I really haven’t pursued writing much over the past couple years, other than my post every Tuesday at ACWM, but something has been pressing on my heart for a long time, and I figure instead of just crying over the disrespect in our country, I’d try to spread a little love.
This. This image is why kneeling for the National Anthem during a professional sports game is so disturbing. (if anyone knows where this photo originated, please let me know so I can give proper credit.)
Every time you refuse to stand, you tell a woman like this that her husband’s death meant nothing. You show her that her loss is irrelevant compared what you’ve been made to suffer, that your pain is more important than her pain.
Tell me – how are your actions any different than what you’re accusing your oppressors of doing to you? What happened to treating others the way we want to be treated? Why are you telling all the people groups of America they need to see this from your perspective instead of trying to see it from theirs?
You say that you’re doing this for equality. Awareness. Change. You say that kneeling isn’t disrespectful because you’re fighting for human rights. Sure, you can shout it, sing it, or write it ten thousand times, but your actions speak very differently.
If we really cared about human rights, we would not purposely oppose something that is so sacred to others. We would not intentionally inflict pain on another group of people.
Because for some, standing for the National Anthem and the American Flag is deeply personal.
Those symbols mean more to military families than just representing a place to live – they represent the honor and sacrifice of so many men and women in the armed forces. That flag in their hands is one of the few tangible items left from years spent in service, a representation of a human being who meant so much to them, and is now gone forever.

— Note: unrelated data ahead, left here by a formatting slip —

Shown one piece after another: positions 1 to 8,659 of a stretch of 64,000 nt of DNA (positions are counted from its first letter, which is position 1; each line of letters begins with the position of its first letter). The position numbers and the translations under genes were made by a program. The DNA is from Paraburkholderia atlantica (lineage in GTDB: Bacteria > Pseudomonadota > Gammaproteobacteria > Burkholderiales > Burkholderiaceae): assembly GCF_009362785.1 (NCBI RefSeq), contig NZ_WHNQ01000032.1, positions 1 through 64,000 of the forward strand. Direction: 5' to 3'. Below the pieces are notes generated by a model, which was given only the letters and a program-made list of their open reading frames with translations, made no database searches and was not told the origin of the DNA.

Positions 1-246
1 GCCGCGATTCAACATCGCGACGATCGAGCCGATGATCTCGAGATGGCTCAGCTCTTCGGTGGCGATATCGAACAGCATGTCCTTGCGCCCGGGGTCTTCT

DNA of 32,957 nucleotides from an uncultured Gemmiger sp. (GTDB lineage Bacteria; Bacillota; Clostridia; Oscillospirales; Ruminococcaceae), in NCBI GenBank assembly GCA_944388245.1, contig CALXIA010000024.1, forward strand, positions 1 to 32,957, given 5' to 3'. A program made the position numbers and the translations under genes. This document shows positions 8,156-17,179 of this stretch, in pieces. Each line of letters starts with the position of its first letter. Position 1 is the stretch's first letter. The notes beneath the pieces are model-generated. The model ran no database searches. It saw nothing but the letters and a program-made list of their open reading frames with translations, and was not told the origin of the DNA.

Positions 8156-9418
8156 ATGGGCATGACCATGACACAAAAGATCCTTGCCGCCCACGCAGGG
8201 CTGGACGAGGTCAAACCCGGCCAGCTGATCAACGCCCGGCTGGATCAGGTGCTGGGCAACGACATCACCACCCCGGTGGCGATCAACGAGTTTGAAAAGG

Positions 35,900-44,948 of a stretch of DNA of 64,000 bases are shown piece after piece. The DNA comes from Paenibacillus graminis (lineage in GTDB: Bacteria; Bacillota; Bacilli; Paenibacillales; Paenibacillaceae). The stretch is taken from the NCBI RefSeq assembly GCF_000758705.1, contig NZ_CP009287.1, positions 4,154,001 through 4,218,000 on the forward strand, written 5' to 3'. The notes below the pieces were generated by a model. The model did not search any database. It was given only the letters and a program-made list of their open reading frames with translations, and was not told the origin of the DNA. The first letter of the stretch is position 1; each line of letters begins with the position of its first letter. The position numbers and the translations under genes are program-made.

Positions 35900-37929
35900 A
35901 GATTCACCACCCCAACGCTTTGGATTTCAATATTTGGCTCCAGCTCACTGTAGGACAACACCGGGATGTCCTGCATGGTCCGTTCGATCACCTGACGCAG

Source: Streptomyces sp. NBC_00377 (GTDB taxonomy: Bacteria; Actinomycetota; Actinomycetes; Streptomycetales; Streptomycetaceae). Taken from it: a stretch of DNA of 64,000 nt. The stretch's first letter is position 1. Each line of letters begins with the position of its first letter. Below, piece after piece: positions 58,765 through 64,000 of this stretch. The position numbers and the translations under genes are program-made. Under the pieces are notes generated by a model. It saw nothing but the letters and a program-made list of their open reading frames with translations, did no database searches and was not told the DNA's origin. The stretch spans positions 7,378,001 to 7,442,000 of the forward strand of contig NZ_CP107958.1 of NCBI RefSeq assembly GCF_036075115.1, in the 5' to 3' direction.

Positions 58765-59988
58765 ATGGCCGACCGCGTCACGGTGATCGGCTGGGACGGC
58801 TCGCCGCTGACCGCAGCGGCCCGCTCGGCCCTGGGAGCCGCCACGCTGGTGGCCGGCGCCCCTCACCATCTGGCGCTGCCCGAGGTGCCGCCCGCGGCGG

So yes, it’s very personal! And every time you kneel, you dig the knife in a little deeper to the wound of that loss. Those symbols may not matter much to you, but it means everything to them. By kneeling, you are denying them of a basic freedoms – to watch a game and be entertained, without being fed politics or being slapped in the face.
If we truly cared about injustice and human rights, we would choose a more appropriate platform, one that doesn’t inflict pain or dishonor on the men and women who give their lives to military service, and the many who gave up their lives.
What has kneeling really accomplished?
What good has come out of it?
How have injustice or oppression or basic freedoms been righted?
Some applaud that these actions are bringing awareness to inequality, and to that I ask this: those people who are now so aware, what are they doing to make the world a better place? How has all this kneeling brought one ounce of healing to our nation, because all I see is more division!
And to those who don’t seem to care how their actions might be negatively affecting others, I ask: Is it really worth it? Was there really no other way? Was hurting military families really the right thing to do to get your way?
All of this just reminds me of that truth that hurting people hurt other people. I realize I am a tiny voice in a big world, and that I have no influence over what professional athletes choose to do with all their time and money. While I would beg them to reconsider their actions, to chose another venue for their protest, or to actually do something that will bring about change, I think it best to turn my attention to those who are hurting.
So to you, that Mama who lost her son in combat, I understand your pain when you turn on the Sports channel, because my son just recently joined the military and I am a mix of very real emotions. Your sacrifice, and his, is noted and appreciated.
To that wife or sister who supported a soldier for decades as he served, I give you my love and say “thank you for your service”. My brother put in more than 20 years and I couldn’t be prouder. The world needs more servants like them. You, sweet lady, are just as valuable as the men and women who are out there doing the hands-on work.
And to those children who barely know their father because his sacrifice took him far from home, I say “stand and be proud” that such a man loved you enough to fight for you. And when you join in the movement to make the world a better place, be sure all your actions are motivated purely from the desire to do good to others. Love your neighbor as yourself.
Love “does not dishonor others, it is not self-seeking, it is not easily angered, it keeps no record of wrongs.” 1 Corinthians 13:4